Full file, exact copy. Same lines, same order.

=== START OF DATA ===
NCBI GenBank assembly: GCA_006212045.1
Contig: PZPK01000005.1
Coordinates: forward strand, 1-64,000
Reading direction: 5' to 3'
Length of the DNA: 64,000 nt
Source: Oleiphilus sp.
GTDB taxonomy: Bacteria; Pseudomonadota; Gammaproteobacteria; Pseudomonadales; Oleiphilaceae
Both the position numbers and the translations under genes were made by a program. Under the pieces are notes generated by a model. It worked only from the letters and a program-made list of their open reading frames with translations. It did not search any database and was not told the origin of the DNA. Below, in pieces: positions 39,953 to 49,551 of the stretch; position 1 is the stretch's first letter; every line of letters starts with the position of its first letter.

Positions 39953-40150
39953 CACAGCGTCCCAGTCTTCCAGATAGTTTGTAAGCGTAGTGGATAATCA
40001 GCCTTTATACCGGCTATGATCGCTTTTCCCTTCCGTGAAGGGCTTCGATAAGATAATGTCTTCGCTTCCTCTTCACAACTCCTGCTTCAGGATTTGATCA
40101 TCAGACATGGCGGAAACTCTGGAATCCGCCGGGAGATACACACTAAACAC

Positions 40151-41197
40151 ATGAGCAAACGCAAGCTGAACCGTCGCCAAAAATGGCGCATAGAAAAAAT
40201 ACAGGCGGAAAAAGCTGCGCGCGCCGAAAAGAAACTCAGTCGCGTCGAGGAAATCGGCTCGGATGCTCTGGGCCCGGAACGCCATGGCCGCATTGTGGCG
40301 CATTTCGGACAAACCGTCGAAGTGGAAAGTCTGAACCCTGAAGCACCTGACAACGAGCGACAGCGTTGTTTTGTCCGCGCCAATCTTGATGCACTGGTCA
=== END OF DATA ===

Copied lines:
NCBI GenBank assembly: GCA_006212045.1
Contig: PZPK01000005.1
Coordinates: forward strand, 1-64,000
Reading direction: 5' to 3'
Length of the DNA: 64,000 nt
Source: Oleiphilus sp.
GTDB taxonomy: Bacteria; Pseudomonadota; Gammaproteobacteria; Pseudomonadales; Oleiphilaceae
Both the position numbers and the translations under genes were made by a program. Under the pieces are notes generated by a model. It worked only from the letters and a program-made list of their open reading frames with translations. It did not search any database and was not told the origin of the DNA. Below, in pieces: positions 39,953 to 49,551 of the stretch; position 1 is the stretch's first letter; every line of letters starts with the position of its first letter.

Positions 39953-40150
39953 CACAGCGTCCCAGTCTTCCAGATAGTTTGTAAGCGTAGTGGATAATCA
40001 GCCTTTATACCGGCTATGATCGCTTTTCCCTTCCGTGAAGGGCTTCGATAAGATAATGTCTTCGCTTCCTCTTCACAACTCCTGCTTCAGGATTTGATCA
40101 TCAGACATGGCGGAAACTCTGGAATCCGCCGGGAGATACACACTAAACAC

Positions 40151-41197
40151 ATGAGCAAACGCAAGCTGAACCGTCGCCAAAAATGGCGCATAGAAAAAAT
40201 ACAGGCGGAAAAAGCTGCGCGCGCCGAAAAGAAACTCAGTCGCGTCGAGGAAATCGGCTCGGATGCTCTGGGCCCGGAACGCCATGGCCGCATTGTGGCG
40301 CATTTCGGACAAACCGTCGAAGTGGAAAGTCTGAACCCTGAAGCACCTGACAACGAGCGACAGCGTTGTTTTGTCCGCGCCAATCTTGATGCACTGGTCA